Often when students are struggling to master a particular concept, multiple opportunities to practise the concept are required. However, here is the problem. Firstly, how do we keep students engaged so they will continue to practise? Secondly, how do we produce these additional activities in a cost and time effective manner?
The answer is to adapt commercial games that you probably already have in your home or alternatively check out garage sales. Discount stores can also be a source of cheap games.
There are plenty of board games (Snakes and Ladders, Sorry, Trouble, Twister), with more variations being produced every year that enable repetition to be embedded in a game format. Play the game as per usual, but before players can move, they need to correctly read a word, write a grapheme, spell a word, etc.
Games such as hopscotch, Twister and bean bag toss provides an opportunity for physical activity while still maintaining a learning focus. Place the concepts to be learned in each hopscotch square or on each Twister circle or into each hoop in which the bean bags will be tossed. Students have to read the word or grapheme as a part of playing the game.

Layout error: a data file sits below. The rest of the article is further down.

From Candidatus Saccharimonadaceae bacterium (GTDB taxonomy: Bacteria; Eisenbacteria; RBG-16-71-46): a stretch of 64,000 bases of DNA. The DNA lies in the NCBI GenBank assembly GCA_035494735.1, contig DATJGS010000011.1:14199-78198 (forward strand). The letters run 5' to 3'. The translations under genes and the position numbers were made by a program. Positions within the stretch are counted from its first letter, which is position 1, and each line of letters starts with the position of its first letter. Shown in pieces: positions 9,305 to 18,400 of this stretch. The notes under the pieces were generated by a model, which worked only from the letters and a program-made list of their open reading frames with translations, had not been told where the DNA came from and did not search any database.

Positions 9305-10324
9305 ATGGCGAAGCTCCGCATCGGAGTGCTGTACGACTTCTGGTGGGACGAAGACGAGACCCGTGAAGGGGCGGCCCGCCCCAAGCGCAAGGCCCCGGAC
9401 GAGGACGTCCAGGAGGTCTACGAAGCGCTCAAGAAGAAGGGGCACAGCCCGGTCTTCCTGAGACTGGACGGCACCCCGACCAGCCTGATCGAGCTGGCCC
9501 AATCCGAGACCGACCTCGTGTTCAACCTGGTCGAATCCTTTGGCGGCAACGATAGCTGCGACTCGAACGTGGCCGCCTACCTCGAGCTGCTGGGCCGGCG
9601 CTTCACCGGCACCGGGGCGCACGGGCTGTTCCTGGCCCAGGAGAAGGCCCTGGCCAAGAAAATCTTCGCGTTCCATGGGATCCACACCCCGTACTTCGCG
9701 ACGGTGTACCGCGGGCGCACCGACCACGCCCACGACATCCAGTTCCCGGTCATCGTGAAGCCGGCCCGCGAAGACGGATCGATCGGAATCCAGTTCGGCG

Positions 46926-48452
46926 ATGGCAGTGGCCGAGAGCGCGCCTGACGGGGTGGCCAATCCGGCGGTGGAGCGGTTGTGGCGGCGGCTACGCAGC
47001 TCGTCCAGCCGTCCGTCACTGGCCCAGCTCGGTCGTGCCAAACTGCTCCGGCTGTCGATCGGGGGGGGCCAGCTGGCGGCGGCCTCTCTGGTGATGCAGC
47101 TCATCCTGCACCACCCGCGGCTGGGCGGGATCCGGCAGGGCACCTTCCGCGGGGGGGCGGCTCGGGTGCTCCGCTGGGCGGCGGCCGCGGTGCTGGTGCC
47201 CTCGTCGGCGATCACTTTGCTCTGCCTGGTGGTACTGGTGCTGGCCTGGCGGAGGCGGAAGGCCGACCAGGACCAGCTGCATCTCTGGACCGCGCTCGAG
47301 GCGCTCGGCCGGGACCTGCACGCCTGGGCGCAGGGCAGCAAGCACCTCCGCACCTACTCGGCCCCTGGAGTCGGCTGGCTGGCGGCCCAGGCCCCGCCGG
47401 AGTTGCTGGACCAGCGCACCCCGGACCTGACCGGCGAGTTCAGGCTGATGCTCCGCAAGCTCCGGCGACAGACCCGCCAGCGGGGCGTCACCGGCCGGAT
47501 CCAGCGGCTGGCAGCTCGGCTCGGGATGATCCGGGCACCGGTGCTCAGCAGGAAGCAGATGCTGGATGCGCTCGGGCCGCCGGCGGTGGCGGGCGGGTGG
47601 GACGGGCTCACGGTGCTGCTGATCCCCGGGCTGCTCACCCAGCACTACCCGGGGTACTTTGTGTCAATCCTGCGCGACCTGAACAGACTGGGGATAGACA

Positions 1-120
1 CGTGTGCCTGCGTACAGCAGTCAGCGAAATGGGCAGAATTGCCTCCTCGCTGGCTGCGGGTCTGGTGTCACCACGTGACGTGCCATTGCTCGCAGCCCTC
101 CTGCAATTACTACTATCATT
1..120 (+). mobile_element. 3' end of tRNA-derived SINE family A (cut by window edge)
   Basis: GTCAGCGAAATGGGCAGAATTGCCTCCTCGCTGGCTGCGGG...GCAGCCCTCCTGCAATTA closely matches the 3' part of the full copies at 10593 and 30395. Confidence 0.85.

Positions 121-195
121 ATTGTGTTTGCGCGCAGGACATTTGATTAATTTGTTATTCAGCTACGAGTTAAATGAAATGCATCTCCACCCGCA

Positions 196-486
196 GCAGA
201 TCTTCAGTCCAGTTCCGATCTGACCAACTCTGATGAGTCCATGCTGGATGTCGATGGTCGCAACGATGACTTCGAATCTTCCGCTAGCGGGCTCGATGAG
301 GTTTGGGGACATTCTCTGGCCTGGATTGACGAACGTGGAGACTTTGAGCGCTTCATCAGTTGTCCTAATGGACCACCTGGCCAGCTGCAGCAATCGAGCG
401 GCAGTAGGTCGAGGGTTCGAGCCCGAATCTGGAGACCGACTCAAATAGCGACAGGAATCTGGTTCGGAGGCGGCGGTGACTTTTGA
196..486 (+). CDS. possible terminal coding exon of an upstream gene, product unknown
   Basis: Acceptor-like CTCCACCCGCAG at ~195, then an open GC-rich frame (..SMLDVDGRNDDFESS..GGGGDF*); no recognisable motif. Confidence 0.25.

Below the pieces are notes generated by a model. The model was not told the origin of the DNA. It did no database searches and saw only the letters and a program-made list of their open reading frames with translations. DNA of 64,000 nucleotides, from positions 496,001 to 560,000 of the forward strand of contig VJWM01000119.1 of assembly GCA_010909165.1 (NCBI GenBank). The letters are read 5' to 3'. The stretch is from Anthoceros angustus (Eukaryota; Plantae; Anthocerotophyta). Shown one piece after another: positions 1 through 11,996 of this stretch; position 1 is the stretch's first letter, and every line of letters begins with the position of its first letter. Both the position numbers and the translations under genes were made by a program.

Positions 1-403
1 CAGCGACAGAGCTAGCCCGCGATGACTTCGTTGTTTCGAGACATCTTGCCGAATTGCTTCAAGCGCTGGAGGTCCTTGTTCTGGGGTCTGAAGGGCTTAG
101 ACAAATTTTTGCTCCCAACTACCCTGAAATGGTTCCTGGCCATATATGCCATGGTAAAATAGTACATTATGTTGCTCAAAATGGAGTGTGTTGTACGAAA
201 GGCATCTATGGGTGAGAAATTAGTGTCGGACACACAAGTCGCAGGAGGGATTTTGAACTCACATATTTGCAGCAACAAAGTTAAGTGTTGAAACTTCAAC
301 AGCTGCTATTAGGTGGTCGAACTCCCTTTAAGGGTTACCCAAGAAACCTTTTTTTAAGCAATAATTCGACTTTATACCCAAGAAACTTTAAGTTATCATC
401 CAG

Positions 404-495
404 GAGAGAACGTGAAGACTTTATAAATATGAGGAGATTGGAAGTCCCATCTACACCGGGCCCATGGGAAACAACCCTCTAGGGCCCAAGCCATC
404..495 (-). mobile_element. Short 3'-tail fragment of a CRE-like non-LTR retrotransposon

Sometimes just adding in a competitive element makes all the difference to a student’s mindset. Use games like Pop-up-Pirate, Crocodile Dentist or Fleas on a Dog. Every time students have success they get to put a sword in the pirate, take out a tooth or remove a flea.
Guess Who can be repurposed to practise grapheme recognition once quite a few have been introduced. Place a removable sticker on each picture with a grapheme written on the sticker. You could ask questions like, “Is it an /ee/ sound?” If the answer is ‘no’, then all the /ee/ graphemes would be flipped down. If the answer was ‘yes’, then only the /ee/ graphemes would be left standing.
Place a removable sticker (dry erase tape would also work) on each Jenga block and then write the concept to be practised on the sticker. For example, you could write on the graphemes the student has been learning or vocabulary containing the graphemes the student has been learning or words in the student’s spelling list (colour-coded of course). Not only does the student have to remove the Jenga block without toppling the tower, but also needs to be able to correctly say the grapheme and accompanying key picture, read the word or write the word on a piece of paper. Don’t let students spell the word out loud. Rather have them write on a whiteboard while they are saying the sounds in the word because we want to be encouraging them to make that sound-symbol correlation as often as possible.